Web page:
Let's see. If I'm not mistaken Plato is the one who had drawn this scenario in a cave. A group of people living their whole life in the cave. The cave has only one small opening somewhere in the top of the cave where no one can reach it. All what the people in the cave can see from the world outside are shadows on the cave wall. So they think the shadows are the reallity. I may be mistaken here but I hope I'm heading the right directions with this story.
    And your question as I understand it, is "can the photography be used to proove this theory". To undermine it. At least that's how I understand it.
    And I think, that's not the case because even if we see not the reallity then we would only photopraph the "non-reallity" and there is no advantage the photography give us, that help us to evaluate if it's the reallity or not.
    To your question 2a: Yes a photo can depict a photopraphers impression, not 100% but sometimes with a good chance to create such an impression. You propose the possibility that a photograph depict only the photographers impression. That's surely an interesting thought but I have a hard time to give this a long consideration. Let's look at a photo of a shoe. I predict that 98% of the people looking at the photo will see a shoe. Yes it's dangerous to be that exact and some will perhaps come up with some tests made that proove that my prediction is faults but I can't believe it anyway. I'm not talking about feelings here, only what someone see by looking on a photo with a shoe. So I would answer, no a photo is not always and in any case only the photographers impression.

    Well last time I thought and wrote about such abstract subjects has been in higher school (some 25 years ago) so I'm bit rusty here. Hope I'm not totally off topic.

    Cheers Thomas
  • Re: Photography & reality III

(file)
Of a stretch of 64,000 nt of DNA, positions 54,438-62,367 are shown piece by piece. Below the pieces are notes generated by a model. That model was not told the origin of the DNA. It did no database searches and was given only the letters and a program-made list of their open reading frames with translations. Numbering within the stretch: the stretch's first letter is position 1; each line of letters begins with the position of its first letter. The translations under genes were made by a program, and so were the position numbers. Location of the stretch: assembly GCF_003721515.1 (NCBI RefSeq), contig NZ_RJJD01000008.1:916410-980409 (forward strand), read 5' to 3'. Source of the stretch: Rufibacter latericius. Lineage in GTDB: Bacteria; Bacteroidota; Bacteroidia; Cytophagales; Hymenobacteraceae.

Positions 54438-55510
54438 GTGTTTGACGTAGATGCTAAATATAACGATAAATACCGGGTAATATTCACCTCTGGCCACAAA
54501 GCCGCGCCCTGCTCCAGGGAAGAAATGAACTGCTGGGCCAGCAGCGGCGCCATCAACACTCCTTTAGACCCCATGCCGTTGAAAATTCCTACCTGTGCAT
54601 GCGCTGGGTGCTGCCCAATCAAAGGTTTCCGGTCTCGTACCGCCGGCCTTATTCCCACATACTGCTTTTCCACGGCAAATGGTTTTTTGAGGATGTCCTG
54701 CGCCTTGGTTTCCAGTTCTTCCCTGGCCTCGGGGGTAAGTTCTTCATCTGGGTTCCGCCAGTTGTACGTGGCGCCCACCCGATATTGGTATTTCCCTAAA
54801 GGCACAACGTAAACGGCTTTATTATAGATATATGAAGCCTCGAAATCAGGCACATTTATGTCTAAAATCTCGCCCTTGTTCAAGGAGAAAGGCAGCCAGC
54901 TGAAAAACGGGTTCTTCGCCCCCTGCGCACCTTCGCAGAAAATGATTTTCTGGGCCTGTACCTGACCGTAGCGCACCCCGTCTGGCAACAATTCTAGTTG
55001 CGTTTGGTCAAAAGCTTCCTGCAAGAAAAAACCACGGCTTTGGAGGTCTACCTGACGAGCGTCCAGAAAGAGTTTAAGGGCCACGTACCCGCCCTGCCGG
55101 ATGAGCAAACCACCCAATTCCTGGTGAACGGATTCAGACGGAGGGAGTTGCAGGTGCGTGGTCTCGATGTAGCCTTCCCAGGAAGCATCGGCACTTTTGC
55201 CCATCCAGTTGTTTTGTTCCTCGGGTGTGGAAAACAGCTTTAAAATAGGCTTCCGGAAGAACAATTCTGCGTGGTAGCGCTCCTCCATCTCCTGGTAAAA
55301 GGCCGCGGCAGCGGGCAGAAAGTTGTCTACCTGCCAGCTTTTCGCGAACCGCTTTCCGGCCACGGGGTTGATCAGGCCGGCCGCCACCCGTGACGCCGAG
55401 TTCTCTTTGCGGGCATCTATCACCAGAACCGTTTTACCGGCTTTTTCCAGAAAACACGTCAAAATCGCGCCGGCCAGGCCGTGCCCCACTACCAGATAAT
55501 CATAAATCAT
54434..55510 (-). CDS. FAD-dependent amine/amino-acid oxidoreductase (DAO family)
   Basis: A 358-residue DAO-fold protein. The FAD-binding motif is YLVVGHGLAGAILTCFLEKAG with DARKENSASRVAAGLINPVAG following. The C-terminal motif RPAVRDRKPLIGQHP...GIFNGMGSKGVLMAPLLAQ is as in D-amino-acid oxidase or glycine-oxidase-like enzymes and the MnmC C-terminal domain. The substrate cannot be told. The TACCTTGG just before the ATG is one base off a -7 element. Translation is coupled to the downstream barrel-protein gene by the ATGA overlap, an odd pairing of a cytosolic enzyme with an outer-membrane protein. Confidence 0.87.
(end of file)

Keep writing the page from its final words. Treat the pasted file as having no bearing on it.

I remember a photo project studied in communications classes about perception and understanding, which you may have seen before. In the B&W photo, there are two groups of young people facing one another. One group has darker skin. The photo has been presented to numerous groups and studies and the participants are to relate, later, what they saw. Their perceptions and realities are not only based on what the photographer gave them, but on those things which they have grown up with and learned to see in their lives. Some people see school kids talking, some see a street fight and even imagine knives and hateful glares. Personally, I don't remember what the photo "really was" now, but the lesson I think is part of the answer to your questions.

    Reality is what each person makes of it. To some, love does not exist. To others, India or America does not exist. Some people see miracles happen, and others do not. You might as well ask someone if there is an absolute reality, about which some people can be correct and others are mistaken about. No one person can ever be absolutely right about what reality is, because everyone sees it a little differently, based on upbringing and later thoughts.

    How does this apply to photography? Well, you may think it's a photo of a shoe - what about the kid from Papua New Gunea who has never seen one? It may be a photo that is obviously about love, but someone else sees a silent argument. A photo cannot capture all of what a photographer wants because not everyone thinks as he does.

    I think there are pretty good subjects, and some pretty good photographers, but not one can be absolutely understood in just one way.

    Just read the interpretations and opinions in TE critiques...
  • Re: Photography & reality III
    Interesting topic, Gal, I simply drop a few lines now to mark it and book some neuron conections in my mind for a further reply... too late for me and lazyminded at the time I'm writing this. I'd simply say for the moment that :

    A I won't reply to 1- as it is a too vast topic that owes more to epistemology and for which i have no sufficient knowledge (or far away courses) except that I'm deeply convinced I'm rather on the nominal side of the thingy and that Friedman toolboxes or Kuhn switching paradigms helped me convince that reality is such a moving truth...

    B question 3- is the more interesting (I mean to all photographers) topic I believe, I think there could be a way to an answer through semiotics and the theory of the "semiotics square" which is a very interesting analysis method that IMHO could shed some lights on many photos and photographers. I'll come back to it later on.
    (Sh*t should also re-read Sontag beforehand... you're giving us homework, Gal ...)
  • Is it just an illusion?
    Dear Michelle, Thomas and Luko,